The NY Tech Meetup was founded in 2004 by Scott Heiferman (Founder of Meetup.com) and Dawn Barber. Right now it accounts for over 30k members.
Every month 850 technologist gathering at the NYU Skirball Center For The Performing Arts to watch 9 to 10 start-up demos.
That was third NY Tech meetup that I happened to attend.
And every month it’s all starting with same thing - a hassle of getting a ticket to the main event (there are also “simulcasts” wich also a great opportunity for networking). Event organizers release tickets in three batches. Unfortunately for me, I missed first two releases and was hoping to grab one ticket ( $10) from the third release. Oh, naïve Zhenya. At 1:02 pm (2 minutes after release) meetup page showed no RVSP button. I discovered that all third batch of tickets sold out within first minute (imagine 35 meetup members competing for a one seat). So I wasn’t even able to see “RVSP” button. But we won’t gave up that easy right? There is always somebody who can’t come. Hopefully for me after posting a message on the meet up wall, a person named Raj gave me a call and said that his friend can’t attend because of work and he would like to sell me one ticket. Awesome! I’m in!
What I like about this event is that there are no VIP rows or seats. So you can easily get a place in the first row and actually see those excited faces of founders featuring their demos. What I can’t understand is that no one is taking them? I always show up just 5 minutes before it starts to find out that first and second rows are empty. Well, it’s not in my interest for people occupy them either. (I’m afraid that next time there will be no empty seat there).
Read: Apple Interview Process.
Each time before the start, host and Managing Director Jessica ( link) asking who came for the first time. I noticed that each time there is a substantial part of audience who are first comers. Having that in mind I want to give a tip to anybody who is planning to attend this meetup. If you are going with your friend or coworker – don’t sit together. Somewhere in the middle of the event you will have an opportunity to network. Everyone turns to their left and their right and has a little chat. So if you want to have a chance to pitch to an angel investor or a VC, make sure to sit between two unknown to you fellow technologists.
1. HowAboutWe.com .
Helps you to plan where to go on next date. Offers you deals from local businesses. 1000 existing subscribers.
Social network based on interests. Founders are from okCupid labs. Idea came from dating web site’s okCupid.com profiles. Once signed up, you can rate each specific interest. There are around 110 000 ratings already left.
Better youtube. Claimed to have a new way of suggesting videos.
Volunteer your computer skills to non- profits and nice for- profits.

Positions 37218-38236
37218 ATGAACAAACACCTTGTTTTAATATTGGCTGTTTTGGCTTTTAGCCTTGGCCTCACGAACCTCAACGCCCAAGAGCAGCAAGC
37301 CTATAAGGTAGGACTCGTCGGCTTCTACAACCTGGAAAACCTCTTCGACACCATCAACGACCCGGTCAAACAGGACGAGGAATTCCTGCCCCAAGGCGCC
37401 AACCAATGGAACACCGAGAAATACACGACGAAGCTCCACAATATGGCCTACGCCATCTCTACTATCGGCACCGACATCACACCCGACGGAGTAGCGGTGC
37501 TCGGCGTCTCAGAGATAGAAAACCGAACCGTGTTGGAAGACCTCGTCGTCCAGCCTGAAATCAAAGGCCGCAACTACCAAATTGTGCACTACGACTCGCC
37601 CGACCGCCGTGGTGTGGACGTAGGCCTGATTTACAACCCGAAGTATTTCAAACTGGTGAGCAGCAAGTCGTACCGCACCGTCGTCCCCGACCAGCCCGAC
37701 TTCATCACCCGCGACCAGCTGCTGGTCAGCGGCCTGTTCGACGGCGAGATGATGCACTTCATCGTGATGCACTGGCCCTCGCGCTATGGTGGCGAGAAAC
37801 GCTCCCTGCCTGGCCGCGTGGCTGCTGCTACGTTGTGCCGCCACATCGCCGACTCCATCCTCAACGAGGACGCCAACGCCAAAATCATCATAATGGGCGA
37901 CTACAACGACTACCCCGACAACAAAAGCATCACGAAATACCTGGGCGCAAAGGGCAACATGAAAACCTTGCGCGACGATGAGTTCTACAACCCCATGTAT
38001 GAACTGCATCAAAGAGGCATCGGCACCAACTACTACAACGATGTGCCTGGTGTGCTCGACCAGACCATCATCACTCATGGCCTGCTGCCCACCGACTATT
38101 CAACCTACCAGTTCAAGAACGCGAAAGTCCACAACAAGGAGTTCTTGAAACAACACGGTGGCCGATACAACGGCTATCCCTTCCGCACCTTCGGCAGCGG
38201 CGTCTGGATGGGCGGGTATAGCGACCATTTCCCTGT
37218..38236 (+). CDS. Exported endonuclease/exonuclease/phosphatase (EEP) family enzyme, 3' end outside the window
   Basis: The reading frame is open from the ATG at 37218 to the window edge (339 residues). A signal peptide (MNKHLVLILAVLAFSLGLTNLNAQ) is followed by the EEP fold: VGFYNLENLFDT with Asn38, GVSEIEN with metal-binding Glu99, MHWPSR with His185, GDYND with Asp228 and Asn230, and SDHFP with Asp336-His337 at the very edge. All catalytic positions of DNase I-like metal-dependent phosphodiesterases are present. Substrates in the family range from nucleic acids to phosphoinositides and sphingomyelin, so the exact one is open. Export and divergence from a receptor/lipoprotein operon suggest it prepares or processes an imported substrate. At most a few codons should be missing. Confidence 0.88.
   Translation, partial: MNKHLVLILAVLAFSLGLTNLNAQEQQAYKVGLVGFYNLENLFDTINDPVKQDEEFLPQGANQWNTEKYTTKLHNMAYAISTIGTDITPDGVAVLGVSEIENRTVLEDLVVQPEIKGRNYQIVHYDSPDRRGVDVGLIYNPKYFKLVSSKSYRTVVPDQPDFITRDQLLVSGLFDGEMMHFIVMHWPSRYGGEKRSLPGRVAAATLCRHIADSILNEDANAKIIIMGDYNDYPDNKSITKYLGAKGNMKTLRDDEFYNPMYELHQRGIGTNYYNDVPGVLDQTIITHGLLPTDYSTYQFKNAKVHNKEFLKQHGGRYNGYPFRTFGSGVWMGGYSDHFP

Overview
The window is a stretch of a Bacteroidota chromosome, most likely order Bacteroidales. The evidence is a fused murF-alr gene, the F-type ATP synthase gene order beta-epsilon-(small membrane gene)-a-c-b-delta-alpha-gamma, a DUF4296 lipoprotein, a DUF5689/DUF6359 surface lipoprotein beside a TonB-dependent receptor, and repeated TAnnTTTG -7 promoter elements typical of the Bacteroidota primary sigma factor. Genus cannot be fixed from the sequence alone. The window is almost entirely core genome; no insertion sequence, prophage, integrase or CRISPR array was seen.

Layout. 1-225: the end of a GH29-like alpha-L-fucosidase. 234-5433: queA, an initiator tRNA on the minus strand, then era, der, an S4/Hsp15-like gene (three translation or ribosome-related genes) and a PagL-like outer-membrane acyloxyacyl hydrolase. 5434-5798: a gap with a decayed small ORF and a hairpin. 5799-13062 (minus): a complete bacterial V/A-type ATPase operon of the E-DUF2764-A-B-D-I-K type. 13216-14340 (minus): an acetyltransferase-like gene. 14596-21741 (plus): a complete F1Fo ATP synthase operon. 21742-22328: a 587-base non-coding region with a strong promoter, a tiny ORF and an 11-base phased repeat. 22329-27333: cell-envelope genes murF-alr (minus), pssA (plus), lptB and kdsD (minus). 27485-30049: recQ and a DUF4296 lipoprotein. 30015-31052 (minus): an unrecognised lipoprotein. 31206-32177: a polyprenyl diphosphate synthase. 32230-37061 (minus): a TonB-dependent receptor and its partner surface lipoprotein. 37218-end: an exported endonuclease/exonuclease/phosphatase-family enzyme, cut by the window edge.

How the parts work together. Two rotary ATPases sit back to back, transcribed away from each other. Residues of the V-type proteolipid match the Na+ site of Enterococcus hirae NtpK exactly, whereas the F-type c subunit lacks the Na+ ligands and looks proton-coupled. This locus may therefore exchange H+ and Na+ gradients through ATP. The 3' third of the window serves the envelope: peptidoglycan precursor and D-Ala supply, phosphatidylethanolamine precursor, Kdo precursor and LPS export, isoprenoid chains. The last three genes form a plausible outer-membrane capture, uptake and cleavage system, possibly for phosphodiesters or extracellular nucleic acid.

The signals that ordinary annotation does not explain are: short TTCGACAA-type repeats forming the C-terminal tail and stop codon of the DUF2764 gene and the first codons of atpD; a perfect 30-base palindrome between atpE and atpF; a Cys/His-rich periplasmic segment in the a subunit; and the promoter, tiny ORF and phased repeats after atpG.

Analyzes data from internet. Example was made on coffee snobs on tweeter (majority is in Oregon).
Better Google analytics. Analyzes stats for your web site.
I got an idea that it’s a small department in big MLB Media company that focused on broadcasting to iPhones and iPads.
8. Dawn Robotics (no comprehensive web site)
Touch pad technologies. SmartTile that is touch aware and capable to track trajectories of how people walk. Possible implementation can be analyzing trajectories of customers in malls.
Apps for publishers, writers, journalists and anybody who works with big quantities of unstructured material. During the demo, a little piece of a hardware was presented that enables motion sensing interaction (think Kinect) with the app.
After the demos at the networking event my attention was drawn to a videographer who had this interesting piece of equipment:
It’s a simple iPad with the Padcaster case on it ($150). That videographer named Josh was an inventor of the Padcaster.
What Josh wanted to do with his iPad is to be able mount his favorite lenses. He wanted to use professional lenses that he uses with his video camera.
Josh kindly shared his story with me.
This idea came to him about 2 years ago. Padcaster is his first products that he invented, prototyped, manufactured and marketed.
First strep was creating the 3D model. 3d model was ready in one weekend by a guy he found online. Next step was prototyping.
Prototyping was done in the US. With CAD files in hand and $5k, Josh made 3 prototypes of the case (it doesn’t mean that costs of a production are over $1.5k per item, it’s only for prototyping).
(note: Josh’s father works in manufacturing so it was relatevely easy for him to find prototypier and manufacturer).
Once the product and market demand was tested the next step was manufacturing of the first batch. That is usually done in China. Manufacturer MOQ (Minimum Order Quantity) was 1000 items.
His first orders came from Consumer Electronics Show in Las Vegas on January 2012 where he had a booth and was walking around and recording attendees (check this video made by Engadget.com) . The Padcaster web store went live since July 2012.
Right now Josh works on deals with major retail stores similar to BestBuy and B&H.
Good luck Josh!
Watch full February NYTech Meetup here.
Let’s see what the March NYTech Meetup will bring us. Make sure to buy a ticket on March 11, and March 15 at 1 p.m. (again, tickets are sold in 1 minute, so be at the web page 2 minutes before)